When are you "too old" for a hobby? When should you put away certain fascinations and studies simply because of your age? The answer is never, obviously. As long as what you're doing isn't hurting anyone, then focus on what fills your life with joy. Barbara Ann Minerva's father doesn't give her such courtesy in WONDER WOMAN VOL. 2: YEAR ONE, written by Greg Rucka with art by Nicola Scott and Bilquis Evely. A parent's insistence on giving up what they deem as an unworthy pursuit would stop some people from chasing it. Some people are not Barbara Ann.
Maybe it's odd to focus on Doctor Minerva in a title with Wonder Woman in the name, but I was moved by the interlude with her background. Over the course of the main story, we see Barbara Ann in a key position. No one could understand or communicate with Wonder Woman when she first arrived to the human world from Themyscira until Barbara Ann came along. Her specific area of knowledge allowed her to speak with the Amazon. She's likely one of a few people, if not the only person, on the planet capable of stepping in to translate for Wonder Woman and to join the mission.
But if her father would have had his way, Barbara Ann would have stopped escaping into fantasy and started facing reality long ago—well, his version of reality. As a young girl, she was into Greek mythology. Her teacher pointed out the subject was an important foundation for classical studies, but Barbara Ann's father did not care. Maybe he was distraught and not thinking actions through because of the loss of his wife and Barbara Ann's mother. Maybe. It's not the best excuse for trying to put a stop to his child's imagination.
He viewed his daughter's actions as hiding from reality. He has no use for any information that isn't a fact. For holding such a narrow belief about the world and what's important, I pity him. Fantasy is tied to reality, and even if the connection is only tenuous, you can have a foot in both worlds without fully stepping out of either of them. On the other hand, for the act of throwing Barbara Ann's makeshift shield and sword into the fire in front of her eyes, I have a few choice words for him. Probably more than a few.
It's not as if Barbara Ann needs me to defend her. While her father's harsh words and actions would have been enough to stop some children in her tracks, she fought forward. I don't know if she kept reading about mythology in secret, maybe devouring stories and texts provided by her teacher under the covers at night with a flashlight, or in open defiance. She didn't give up. Her resilience is as impressive as any of Wonder Woman's gifts. She received two PhDs by the age of 26, for the love of Hera.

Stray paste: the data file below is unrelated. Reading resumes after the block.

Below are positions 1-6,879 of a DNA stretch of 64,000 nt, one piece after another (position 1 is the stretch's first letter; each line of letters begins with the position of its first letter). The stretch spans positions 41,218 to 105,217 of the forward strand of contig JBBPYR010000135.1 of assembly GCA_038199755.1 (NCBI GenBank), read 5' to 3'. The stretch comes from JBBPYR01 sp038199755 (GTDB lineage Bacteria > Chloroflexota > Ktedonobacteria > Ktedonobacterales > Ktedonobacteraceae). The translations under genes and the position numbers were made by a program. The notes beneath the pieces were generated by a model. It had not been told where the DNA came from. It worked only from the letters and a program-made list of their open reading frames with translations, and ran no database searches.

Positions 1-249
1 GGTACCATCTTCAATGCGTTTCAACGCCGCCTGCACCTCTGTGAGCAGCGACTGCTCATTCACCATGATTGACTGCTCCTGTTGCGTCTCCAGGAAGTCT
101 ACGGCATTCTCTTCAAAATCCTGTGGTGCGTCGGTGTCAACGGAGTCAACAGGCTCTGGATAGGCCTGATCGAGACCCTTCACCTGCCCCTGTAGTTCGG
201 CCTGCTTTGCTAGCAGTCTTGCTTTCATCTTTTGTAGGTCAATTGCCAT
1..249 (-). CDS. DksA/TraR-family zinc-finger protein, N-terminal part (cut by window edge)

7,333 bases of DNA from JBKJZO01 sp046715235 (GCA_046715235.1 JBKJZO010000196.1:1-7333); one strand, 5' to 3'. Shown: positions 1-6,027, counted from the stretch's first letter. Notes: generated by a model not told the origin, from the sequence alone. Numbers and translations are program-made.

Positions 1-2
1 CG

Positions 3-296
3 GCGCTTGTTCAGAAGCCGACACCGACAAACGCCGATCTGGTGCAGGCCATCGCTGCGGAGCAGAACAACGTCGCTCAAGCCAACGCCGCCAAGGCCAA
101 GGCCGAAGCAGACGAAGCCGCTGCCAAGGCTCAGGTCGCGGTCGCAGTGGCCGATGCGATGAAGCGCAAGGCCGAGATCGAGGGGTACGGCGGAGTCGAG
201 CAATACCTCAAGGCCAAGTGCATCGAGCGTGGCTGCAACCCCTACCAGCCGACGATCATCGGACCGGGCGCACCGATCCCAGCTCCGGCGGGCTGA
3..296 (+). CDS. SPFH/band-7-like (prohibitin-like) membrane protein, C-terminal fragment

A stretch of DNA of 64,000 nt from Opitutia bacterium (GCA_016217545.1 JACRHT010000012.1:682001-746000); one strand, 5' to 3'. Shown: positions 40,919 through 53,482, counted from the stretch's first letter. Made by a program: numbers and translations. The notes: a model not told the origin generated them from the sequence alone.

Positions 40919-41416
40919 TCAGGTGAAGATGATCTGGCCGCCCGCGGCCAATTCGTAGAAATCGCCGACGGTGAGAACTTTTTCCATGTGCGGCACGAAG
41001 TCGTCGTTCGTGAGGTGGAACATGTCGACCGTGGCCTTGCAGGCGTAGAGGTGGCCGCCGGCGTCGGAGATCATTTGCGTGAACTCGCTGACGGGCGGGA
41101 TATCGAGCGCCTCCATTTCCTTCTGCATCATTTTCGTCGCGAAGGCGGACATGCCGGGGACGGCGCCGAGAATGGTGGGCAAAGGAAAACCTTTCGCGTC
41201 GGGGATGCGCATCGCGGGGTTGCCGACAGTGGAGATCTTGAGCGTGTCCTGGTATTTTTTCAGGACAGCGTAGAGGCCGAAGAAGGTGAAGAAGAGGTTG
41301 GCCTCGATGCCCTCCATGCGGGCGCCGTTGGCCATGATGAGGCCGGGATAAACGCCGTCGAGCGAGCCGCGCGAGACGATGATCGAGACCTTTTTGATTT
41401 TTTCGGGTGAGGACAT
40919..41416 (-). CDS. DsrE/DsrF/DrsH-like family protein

Her tenacity didn't diminish as she continued into adulthood. The interlude demonstrates Barbara Ann has some unconventional goals in comparison to her colleagues. They try to talk her out of her mission. She doesn't care. She focuses on the Amazons. She doesn't relent. She doesn't stop.
I'm not saying being stubborn is an overall quality to strive for. There are some things one shouldn't be stubborn about, like following medical advice or getting car problems taken care of (I'm definitely not speaking from experience), but if you have beliefs and goals, don't let others diminish them. Don't stop following your path because another person tells you it's silly. You do you. Being determined is no bad thing.
Though I was particularly taken by the development of Barbara Ann, I'd be remiss not to bring up the rest of Wonder Woman Vol. 2: Year One. The origin stories for our favorite super heroes change time and time again. Change is one of the few constants you can depend upon in comics. Sometimes only a few points from the original history are blurred and manipulated to fit a new tale. Other times the past is erased with a different coat of paint and a new beginning.
The evolution of Diana to Wonder Woman in Year One pulls together key elements from the past 75 years into a familiar web without coming across as a regurgitated story. Rucka and Scott revisit known quantities about the character but do so with a fresh, upbeat perspective and memorable vivaciousness. More than a few pieces of the plot tie to what we'll be seeing in the Wonder Woman movie in June, so if new-to-DC moviegoers are here looking for more of the Amazonian princess, this is an ideal title.
And in the Easter egg department, please note the name Doctor Perez. The professor shares his name and a resemblance with George Perez, the iconic Wonder Woman writer and artist who defined Diana for a new, modern generation.
Amy Ratcliffe writes about Rebirth and DC Super Hero Girls for DCComics.com and covers Supergirl for the #DCTV Couch Club. Look for her on Twitter at @amy_geek. To read her article on WONDER WOMAN VOL. 1: THE LIES, click here.